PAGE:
Exactly. Furthermore, it hardly seems that being an atheist (or an agnostic) has anything to do whatsoever with worrying and/or enjoying life. If the aim is to encourage people to stop worrying then it seems like a severe mis-diagnosis of the problem. If the aim rather is just to persuade people to believe in atheism then the motivation that is offerd just seems way off the mark.
So, yay to the campaign if it encourages people to think about what they believe and why, and what they value in life, but an odd thing for Dawkins to fund. The biggest challenge to people beginning on an honest and sincere journey of faith is not athism but indifferance, or so it seems to me. Perhaps this slogan can help to challenge some of that indifference.
It’s great when you read something that strikes a clear chord with your own life. Illumination:
The difference between the integration of work and family in pre-industrial times and today is that in the old days there were clear limits on personal productivity and now there are not. Today “people judge what they should achieve by what they could achieve,” says Mr Katz [Professor at Rutgers University] and with our new technologies we can always theoretically achieve more. People thus “feel inadequate compared with the enormous opportunity they have”.
From the economist. That last sentence speaks to a source of anxiety that lingers at back of my own mind. Faith in a transcendent purpose and guidance on my life offers some relief, when I can hold on to it.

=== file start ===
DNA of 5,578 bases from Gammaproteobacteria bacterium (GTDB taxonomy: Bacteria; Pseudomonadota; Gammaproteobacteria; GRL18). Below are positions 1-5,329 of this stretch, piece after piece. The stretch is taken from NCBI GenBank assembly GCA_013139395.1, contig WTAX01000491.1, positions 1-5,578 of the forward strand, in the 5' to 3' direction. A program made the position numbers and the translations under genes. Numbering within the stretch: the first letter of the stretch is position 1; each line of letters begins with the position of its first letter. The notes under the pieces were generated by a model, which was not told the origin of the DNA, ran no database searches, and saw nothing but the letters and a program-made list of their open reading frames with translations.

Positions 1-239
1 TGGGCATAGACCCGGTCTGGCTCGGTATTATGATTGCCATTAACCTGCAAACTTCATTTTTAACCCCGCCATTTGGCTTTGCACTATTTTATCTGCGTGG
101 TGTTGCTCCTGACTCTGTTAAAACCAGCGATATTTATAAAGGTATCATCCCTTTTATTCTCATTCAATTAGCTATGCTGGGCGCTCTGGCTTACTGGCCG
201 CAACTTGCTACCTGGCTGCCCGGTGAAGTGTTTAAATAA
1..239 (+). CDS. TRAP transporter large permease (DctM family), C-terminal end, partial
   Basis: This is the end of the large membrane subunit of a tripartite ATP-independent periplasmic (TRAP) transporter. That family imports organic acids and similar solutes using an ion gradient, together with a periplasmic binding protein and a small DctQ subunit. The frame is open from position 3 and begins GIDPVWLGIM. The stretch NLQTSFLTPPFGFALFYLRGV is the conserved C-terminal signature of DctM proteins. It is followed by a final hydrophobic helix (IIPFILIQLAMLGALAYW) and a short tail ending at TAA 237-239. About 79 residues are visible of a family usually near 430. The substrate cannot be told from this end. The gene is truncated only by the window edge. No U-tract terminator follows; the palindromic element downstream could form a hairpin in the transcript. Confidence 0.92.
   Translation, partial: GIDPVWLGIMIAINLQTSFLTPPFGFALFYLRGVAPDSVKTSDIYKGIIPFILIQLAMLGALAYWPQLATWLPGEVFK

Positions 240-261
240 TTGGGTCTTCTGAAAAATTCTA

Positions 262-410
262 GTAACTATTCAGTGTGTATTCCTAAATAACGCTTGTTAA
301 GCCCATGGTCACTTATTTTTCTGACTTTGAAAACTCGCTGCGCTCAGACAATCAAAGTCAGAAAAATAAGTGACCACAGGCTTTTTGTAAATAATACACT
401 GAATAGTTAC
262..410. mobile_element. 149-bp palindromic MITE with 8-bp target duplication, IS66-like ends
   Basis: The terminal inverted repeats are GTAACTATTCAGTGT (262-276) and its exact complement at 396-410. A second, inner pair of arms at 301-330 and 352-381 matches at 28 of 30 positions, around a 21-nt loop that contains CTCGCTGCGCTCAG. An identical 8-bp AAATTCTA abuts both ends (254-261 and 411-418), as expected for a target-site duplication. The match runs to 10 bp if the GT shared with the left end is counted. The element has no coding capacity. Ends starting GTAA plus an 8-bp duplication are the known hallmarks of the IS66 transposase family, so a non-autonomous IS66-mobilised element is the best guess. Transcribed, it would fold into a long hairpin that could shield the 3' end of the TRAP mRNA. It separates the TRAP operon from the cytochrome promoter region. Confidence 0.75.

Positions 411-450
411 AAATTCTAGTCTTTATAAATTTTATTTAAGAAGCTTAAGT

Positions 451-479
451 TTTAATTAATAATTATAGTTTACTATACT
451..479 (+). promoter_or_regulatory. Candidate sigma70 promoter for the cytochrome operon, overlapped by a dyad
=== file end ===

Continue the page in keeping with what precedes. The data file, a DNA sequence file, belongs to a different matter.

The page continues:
I am a little biased, since I think that the story is potentially life changing (and that might be a slow process) and has unfathomable depth, but even if your view is more reserved it is undoubtedly one of the most influential stories ever; you don’t have to be very interested in stories and in their telling to be interested in this interpretation.
I confess, it took me a moment to accept the English accents in the desert (get behind me, Monty Python) but once over that small hurdle I was drawn in.
The biggest challenge, admirably met, seemed to me to be the portrayal of a man that was (is) followed so passionately – a man whose followers would start the biggest faith movement in the world. We need to believe, through the directing, the acting, and the writing that these people really would give up everything and follow him, many of them to their death.
“follow me and I will lead you to the Kingdom of God”
The disciples walk with Jesus through the desert and through Jerusalem. They are drawn to him and they love him.
Jesus walks among the sick and the prostitutes
“these are your brothers and sisters”
I should like to digest and say something about this, but not right now. I’m blogging the links so that you too can see how interesting a topic this is (and what floats my boat) and so that I am prompted to respond.
It is astonishing how much flack Rowan Williams has received after opening up a debate on secular law and religious conviction. A look at the transcript of the lecture and a listen to the BBC interview will show, I think, that what is being said by the Archbishop is cautious and extremely complex – as you would expect given the complexity of the issues that he discusses. The following is an extract from the lecture:
The danger is in acting as if the authority that managed the abstract level of equal citizenship represented a sovereign order which then allowed other levels to exist. But if the reality of society is plural – as many political theorists have pointed out – this is a damagingly inadequate account of common life, in which certain kinds of affiliation are marginalised or privatised to the extent that what is produced is a ghettoised pattern of social life, in which particular sorts of interest and of reasoning are tolerated as private matters but never granted legitimacy in public as part of a continuing debate about shared goods and priorities.